Gardeners' World - - Feelgood Gardens -

Dur­ing the act of gar­den­ing we are con­stantly touch­ing and con­nect­ing with plants, soil, tools and ma­te­ri­als. This makes it an im­mer­sive and vis­ceral ex­pe­ri­ence. By gar­den­ing we are not only creat­ing with our hands but we are ma­nip­u­lat­ing and un­der­stand­ing el­e­ments of na­ture, too, which is what it’s re­ally all about. Matt Keight­ley’s Jeremy Vine Tex­ture Gar­den, went beyond the act of gar­den­ing alone, and looked at com­bin­ing the tex­tures of dif­fer­ent ma­te­rial fin­ishes and plant struc­tures to cre­ate a great gar­den to in­ter­act with and re­lax in.

Make it hap­pen

Use plants (such as Pi­nus mugo and Mel­ica al­tissima) to ex­tend the range of vis­ual tex­tures in the gar­den. Ar­chi­tec­tural­leafed plants (acan­thus, rheum, fat­sia, tetra­panax) can be con­trasted with some­thing far softer for ef­fect ( grasses, he­lichry­sum, Cal­i­for­nian poppy, bronze fen­nel).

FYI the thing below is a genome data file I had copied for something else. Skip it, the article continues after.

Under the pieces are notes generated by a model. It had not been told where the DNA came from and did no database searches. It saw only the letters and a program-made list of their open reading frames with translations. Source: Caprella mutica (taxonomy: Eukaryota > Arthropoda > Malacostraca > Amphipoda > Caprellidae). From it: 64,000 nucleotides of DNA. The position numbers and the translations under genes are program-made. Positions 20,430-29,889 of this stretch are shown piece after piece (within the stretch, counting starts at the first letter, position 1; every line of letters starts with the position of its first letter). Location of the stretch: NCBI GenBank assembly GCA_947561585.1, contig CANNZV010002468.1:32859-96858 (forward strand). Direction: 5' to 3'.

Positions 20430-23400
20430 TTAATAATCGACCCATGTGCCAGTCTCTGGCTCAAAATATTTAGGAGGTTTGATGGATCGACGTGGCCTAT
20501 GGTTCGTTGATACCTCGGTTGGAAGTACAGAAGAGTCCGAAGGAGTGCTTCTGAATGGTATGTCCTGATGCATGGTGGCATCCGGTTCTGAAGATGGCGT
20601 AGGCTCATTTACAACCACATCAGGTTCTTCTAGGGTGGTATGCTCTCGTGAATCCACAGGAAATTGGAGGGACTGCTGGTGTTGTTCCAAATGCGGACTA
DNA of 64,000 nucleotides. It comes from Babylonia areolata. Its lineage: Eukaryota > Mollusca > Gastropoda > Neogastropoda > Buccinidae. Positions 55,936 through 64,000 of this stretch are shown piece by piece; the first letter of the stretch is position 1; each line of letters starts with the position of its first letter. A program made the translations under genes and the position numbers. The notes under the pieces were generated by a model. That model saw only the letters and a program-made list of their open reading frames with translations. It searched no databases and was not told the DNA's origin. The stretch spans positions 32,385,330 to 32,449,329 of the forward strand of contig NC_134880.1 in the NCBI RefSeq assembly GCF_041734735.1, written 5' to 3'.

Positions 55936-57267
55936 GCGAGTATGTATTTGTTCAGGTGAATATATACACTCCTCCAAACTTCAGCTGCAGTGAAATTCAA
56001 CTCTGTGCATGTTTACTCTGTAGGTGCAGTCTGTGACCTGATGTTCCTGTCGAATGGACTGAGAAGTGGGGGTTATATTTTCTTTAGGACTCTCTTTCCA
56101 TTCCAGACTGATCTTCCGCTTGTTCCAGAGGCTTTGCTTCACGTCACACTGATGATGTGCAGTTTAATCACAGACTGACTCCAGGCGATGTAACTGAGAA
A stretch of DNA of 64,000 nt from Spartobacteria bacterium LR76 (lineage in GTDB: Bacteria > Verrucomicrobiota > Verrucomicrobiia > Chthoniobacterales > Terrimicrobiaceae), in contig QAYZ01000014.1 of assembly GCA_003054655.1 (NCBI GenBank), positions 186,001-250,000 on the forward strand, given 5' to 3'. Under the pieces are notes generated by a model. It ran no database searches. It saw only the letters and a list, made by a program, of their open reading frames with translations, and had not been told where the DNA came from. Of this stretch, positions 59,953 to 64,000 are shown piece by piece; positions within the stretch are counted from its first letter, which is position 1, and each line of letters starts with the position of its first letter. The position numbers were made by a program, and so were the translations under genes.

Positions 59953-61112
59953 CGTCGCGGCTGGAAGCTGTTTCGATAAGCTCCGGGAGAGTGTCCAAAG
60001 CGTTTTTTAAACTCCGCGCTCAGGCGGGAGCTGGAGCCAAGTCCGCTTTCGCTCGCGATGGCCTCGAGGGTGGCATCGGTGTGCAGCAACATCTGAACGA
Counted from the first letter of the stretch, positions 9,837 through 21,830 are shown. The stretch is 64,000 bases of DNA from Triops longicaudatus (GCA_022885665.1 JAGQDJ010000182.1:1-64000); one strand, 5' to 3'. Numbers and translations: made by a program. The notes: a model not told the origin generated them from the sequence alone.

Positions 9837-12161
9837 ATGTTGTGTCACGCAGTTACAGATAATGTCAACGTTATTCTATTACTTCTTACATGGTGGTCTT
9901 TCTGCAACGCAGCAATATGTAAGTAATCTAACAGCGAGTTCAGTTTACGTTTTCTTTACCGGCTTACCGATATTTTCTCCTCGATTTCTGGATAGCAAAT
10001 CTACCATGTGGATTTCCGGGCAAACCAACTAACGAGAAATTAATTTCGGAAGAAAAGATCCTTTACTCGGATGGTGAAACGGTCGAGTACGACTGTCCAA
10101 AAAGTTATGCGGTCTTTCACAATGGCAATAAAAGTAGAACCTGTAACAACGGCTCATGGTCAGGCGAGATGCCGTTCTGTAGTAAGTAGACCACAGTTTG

In­cor­po­rate a va­ri­ety of plants specif­i­cally for touch­ing that are eas­ily ac­ces­si­ble – close to paths or seat­ing is ideal. Con­sider some­thing rough (dwarf pine), smooth ( sil­ver birch or pa­per­bark maple) and soft ( Stachys byzantina or Stipa tenuis­sima). Clipped rounded shapes in box are also ir­re­sistible to the touch.

Ex­pose some of the gar­den’s hid­den struc­ture for con­trast­ing tex­ture, whether it’s a brick or ren­dered wall, a stone path or an over­grown area of gravel.

Take black and white pho­tos of your gar­den and study them. Monochro­matic images help to bring out the tex­ture and you’ll be able to see if a plant­ing scheme works with­out any colour at all.

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